prisoners or those suffering from any disabilities;
Establishment of Prison Visiting Committees which
institutionalise civilian oversight of prisons, monitor the condition in
prisons and seek to ensure the protection of inmates’ human rights;
Design of the Justice Reform Sector Programme which
has placed emphasis on eliminating the backlog in both the civil and criminal
cases, upgrading the court environment, digitising the court registries,
training prosecutors and enhancing legislation and court procedures for
Magistrates and Judges, training prosecutors and mediators in alternative
sentencing systems to reduce the overcrowding in the prisons.
transformation process has commenced but there is much, much more work to be
In the nineteenth and twentieth centuries, the colonial administration of British Guiana managed over a dozen jails, three of which still stand today. These are: Camp Street (Georgetown), New Amsterdam, and Mazaruni. The history of prison building and incarceration in British Guiana was the focus of a recently completed project, funded by the British Academy and conducted by researchers from the University of Guyana and the University of Leicester. The project asked questions about the role of prisons in the colonial justice system, and about historical patterns and experiences of imprisonment. It sought to find out whether history can offer lessons from the past that might be useful for understanding jails today.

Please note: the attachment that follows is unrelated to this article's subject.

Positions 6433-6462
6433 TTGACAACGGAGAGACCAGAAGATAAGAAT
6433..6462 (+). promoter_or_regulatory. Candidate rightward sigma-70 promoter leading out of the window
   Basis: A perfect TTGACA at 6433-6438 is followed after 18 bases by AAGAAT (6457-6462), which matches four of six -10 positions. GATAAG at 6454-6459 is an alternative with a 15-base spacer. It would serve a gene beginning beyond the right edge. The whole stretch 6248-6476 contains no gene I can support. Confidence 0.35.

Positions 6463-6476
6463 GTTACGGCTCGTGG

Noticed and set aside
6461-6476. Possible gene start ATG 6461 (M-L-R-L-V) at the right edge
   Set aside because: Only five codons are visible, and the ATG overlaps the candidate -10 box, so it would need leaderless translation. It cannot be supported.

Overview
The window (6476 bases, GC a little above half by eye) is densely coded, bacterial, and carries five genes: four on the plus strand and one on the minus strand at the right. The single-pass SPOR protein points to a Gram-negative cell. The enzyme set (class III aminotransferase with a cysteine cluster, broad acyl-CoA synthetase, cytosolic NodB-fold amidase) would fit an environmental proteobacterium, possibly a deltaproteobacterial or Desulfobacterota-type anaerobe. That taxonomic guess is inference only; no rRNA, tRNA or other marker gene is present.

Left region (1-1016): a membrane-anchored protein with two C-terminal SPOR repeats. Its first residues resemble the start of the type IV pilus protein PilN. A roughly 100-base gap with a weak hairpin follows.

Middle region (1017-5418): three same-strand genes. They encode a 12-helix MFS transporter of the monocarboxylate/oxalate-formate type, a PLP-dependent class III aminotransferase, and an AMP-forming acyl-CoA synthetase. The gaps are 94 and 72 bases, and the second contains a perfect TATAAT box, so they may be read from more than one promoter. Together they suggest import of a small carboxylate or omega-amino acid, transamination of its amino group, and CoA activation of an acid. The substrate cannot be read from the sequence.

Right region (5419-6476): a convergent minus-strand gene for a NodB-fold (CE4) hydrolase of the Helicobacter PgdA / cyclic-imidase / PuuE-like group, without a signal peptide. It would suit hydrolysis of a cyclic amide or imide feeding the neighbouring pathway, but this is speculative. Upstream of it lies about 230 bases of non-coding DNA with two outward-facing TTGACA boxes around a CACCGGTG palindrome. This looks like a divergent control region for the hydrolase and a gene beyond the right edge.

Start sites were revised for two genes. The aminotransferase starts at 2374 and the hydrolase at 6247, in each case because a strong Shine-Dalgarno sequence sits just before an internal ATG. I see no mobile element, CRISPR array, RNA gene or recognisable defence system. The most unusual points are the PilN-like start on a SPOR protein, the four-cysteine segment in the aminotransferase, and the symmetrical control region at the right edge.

The project team comprised myself and Dr Kellie Moss (Leicester) and Dr Mellissa Ifill and Estherine Adams (Guyana). Together, we undertook extensive research on colonial-era records held in our respective national archives, where we discovered a rich history of continuity and change. We found that colonial prison administrators kept coming back to the question ‘what is prison for?’ From that stemmed near-continual discussion of the same topics. These included the desirability of the separate treatment of different kinds of offenders (and adults and juveniles); the role of religion in rehabilitation; the deficiencies of prison infrastructure; prison security and escape; the morale of prison officers; and the education and training of inmates.